Berbice Slave Uprising, Project Loon, LowKey, More: Friday Afternoon ResearchBuzz, January 22, 2021


The Guardian: Dutch exhibition offers new insight into Berbice slave uprising. “The Dutch national archives are showcasing a unique set of letters sent by the leader of the first organised slave revolt on the American continent to a colonial governor, in which the newly free man proposed to share the land. The offer from the man known as Cuffy, from Kofi – meaning ‘born on Friday’ – is said to provide a new insight into attempts to resist the brutal regimes of the colonial period, often overlooked in histories of enslaved people.”


CNET: Google parent Alphabet to shut down Loon, its internet-beaming balloon project. “The project was born out of X, Alphabet’s self-described moonshot factory for experimental projects, which has also developed the company’s driverless car and delivery drone services. Alphabet, however, deemed Loon’s business model unsustainable and said it couldn’t get costs low enough to continue operation.”


The Register: LowKey cool: This web app will tweak your photos to flummox facial-recognition systems, apparently . “The application, called LowKey, is intended to protect people from unauthorized surveillance. It’s based on an adversarial attack technique developed by University of Maryland boffins Valeriia Cherepanova, Micah Goldblum, Shiyuan Duan, John Dickerson, Gavin Taylor, Tom Goldstein, and US Naval Academy researcher Harrison Foley. It alters images so facial recognition systems can’t easily use the data to find the depicted person in another image.”


Boston Globe: Boston Globe launches ‘Fresh Start’ initiative: People can apply to have archive stories about them reviewed. “The Boston Globe announced a new program that will allow people to ask the newspaper to update or anonymize past coverage of them online. The ‘Fresh Start’ initiative is part of a broader effort to rethink the Globe’s criminal justice coverage and how it affects communities of color, amid a national reckoning over racial inequity. Similar to ‘right to forget’ programs that have cropped up in a number of newsrooms across the country, the undertaking is meant to address the lasting impact that stories about past embarrassments, mistakes, or minor crimes, forever online and searchable, can have on a person’s life.”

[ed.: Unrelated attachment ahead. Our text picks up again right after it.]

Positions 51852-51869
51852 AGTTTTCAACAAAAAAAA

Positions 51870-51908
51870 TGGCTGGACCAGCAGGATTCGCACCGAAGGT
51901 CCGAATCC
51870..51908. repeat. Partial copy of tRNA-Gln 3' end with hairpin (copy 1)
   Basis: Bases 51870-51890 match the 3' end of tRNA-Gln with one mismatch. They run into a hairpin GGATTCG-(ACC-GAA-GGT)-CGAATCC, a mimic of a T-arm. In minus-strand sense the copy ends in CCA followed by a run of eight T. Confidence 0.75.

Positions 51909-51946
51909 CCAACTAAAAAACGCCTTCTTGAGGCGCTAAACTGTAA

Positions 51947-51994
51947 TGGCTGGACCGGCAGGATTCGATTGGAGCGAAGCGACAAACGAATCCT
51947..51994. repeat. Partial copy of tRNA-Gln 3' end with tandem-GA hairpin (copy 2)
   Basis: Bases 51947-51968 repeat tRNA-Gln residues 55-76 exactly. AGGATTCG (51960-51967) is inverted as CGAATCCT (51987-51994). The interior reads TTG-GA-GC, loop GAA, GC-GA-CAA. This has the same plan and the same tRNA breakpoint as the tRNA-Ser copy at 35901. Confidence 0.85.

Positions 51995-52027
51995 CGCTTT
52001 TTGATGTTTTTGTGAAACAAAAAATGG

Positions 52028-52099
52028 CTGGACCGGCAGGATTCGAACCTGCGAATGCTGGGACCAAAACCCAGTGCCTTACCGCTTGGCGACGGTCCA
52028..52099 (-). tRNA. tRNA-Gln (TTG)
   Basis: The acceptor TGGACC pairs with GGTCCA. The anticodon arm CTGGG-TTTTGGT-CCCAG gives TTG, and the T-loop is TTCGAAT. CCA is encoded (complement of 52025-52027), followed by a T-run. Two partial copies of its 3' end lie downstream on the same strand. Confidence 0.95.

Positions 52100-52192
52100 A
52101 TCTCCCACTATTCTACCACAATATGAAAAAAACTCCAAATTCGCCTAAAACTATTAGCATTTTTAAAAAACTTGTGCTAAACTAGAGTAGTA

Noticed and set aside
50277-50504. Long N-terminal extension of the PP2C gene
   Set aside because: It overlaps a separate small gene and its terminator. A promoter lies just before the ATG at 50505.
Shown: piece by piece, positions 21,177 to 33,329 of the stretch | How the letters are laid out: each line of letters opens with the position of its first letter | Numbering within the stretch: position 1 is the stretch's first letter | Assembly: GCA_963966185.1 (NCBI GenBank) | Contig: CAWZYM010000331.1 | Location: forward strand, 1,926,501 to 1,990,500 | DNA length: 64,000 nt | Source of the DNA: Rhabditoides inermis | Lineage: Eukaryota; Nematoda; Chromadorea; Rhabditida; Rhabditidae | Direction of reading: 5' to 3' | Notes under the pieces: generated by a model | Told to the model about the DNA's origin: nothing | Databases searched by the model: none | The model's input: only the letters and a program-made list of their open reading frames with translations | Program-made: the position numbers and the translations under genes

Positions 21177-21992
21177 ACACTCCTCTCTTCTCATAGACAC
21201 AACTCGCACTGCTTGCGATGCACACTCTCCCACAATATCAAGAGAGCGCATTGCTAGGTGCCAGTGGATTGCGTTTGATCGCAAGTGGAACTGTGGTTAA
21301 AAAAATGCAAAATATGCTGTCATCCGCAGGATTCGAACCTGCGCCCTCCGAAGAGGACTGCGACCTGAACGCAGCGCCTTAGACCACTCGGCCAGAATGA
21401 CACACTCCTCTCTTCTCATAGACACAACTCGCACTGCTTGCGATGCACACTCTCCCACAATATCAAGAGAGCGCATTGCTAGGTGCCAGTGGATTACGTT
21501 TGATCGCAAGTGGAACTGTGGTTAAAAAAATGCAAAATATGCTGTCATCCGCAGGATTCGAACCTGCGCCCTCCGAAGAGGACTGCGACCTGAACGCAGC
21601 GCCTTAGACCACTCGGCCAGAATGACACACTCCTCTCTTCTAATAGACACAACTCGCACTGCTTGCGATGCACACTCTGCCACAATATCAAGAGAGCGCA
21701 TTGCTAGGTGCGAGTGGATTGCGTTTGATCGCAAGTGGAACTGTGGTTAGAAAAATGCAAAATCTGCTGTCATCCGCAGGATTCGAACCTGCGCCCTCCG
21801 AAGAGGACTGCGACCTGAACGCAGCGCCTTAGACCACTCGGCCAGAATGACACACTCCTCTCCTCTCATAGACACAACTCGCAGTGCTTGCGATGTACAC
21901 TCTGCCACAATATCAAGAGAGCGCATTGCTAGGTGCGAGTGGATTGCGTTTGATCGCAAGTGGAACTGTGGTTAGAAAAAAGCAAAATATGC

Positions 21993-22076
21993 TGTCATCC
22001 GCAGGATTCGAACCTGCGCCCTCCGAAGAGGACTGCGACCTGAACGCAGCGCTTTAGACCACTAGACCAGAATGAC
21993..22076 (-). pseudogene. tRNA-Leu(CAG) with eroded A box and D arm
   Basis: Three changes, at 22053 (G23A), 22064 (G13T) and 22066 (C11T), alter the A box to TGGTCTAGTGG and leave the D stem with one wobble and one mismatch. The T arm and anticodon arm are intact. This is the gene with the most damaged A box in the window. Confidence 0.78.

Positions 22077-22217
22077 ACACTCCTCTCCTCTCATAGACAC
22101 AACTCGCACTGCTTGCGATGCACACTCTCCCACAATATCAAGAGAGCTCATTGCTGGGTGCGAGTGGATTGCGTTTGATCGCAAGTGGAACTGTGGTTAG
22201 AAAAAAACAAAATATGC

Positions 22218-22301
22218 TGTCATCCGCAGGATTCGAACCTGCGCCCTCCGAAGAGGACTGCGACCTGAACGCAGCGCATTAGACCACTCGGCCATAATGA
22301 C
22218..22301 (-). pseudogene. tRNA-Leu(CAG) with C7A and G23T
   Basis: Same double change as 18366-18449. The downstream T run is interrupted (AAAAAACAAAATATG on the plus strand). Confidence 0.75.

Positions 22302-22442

BuzzFeed News: Facebook Has Been Showing Military Gear Ads Next To Insurrection Posts. “In the aftermath of an attempted insurrection by President Donald Trump’s supporters last week at the US Capitol building, Facebook has served up ads for defense products to accounts that follow extremist content, according to the Tech Transparency Project, a nonprofit watchdog group. Those ads — which include New Year’s specials for specialized body armor plates, rifle enhancements, and shooting targets — were all delivered to a TTP Facebook account used to monitor right-wing content that could incite violence.”

ABC News (Australia): Rare soldier’s diary reveals secret massacre of Indigenous Tasmanians after almost 200 years. “A soldier’s diary disintegrating in Ireland’s national library has revealed disturbing evidence of an undocumented massacre of Aboriginal people in Tasmania in the colony’s early years. The diary belonged to Private Robert McNally, posted to Van Diemen’s Land in the 1820s, and records in gritty detail colonial life and encounters with settlers and a notorious bushranger.”


Reuters: Australian competition watchdog warns Google, Facebook laws are just the start. “Australia’s competition regulator has warned that planned laws to make the country the first in the world to force Google and Facebook to pay for news content were likely just the start of more regulation for digital platforms.”

Bleeping Computer: Bonobos clothing store confirms breach after hacker leaks 70GB database. “Bonobos men’s clothing store has suffered a massive data breach exposing millions of customers’ personal information. Bonobos started as an online men’s clothing store but later expanded to sixty locations to try on clothes before purchasing them. Walmart bought Bonobos in 2017 for $300 million to sells its clothing on their site.”


Science: Twitter shuts down account of Sci-Hub, the pirated-papers website. “Twitter… permanently suspended the account of Sci-Hub, the website that has posted millions of freely accessible copies of scientific articles pirated from subscription journals. Twitter said Sci-Hub had violated its policy against promoting ‘counterfeit goods,’ according to Sci-Hub’s founder, Alexandra Elbakyan.”


CNBC: How to put Bernie Sanders into any shot on Google Maps Street View or Snapchat. “An image of Sen. Bernie Sanders became an instant sensation Wednesday after the senator was photographed sitting cross-armed in knit mittens, a mask and a winter parka at President Joe Biden’s inauguration ceremony. Before long, the image had spread far and wide as a reaction meme. People also quickly figured out how to help people make their own Bernie memes using Snapchat and a meme generator that uses Google Maps Street View.” Good afternoon, Internet…

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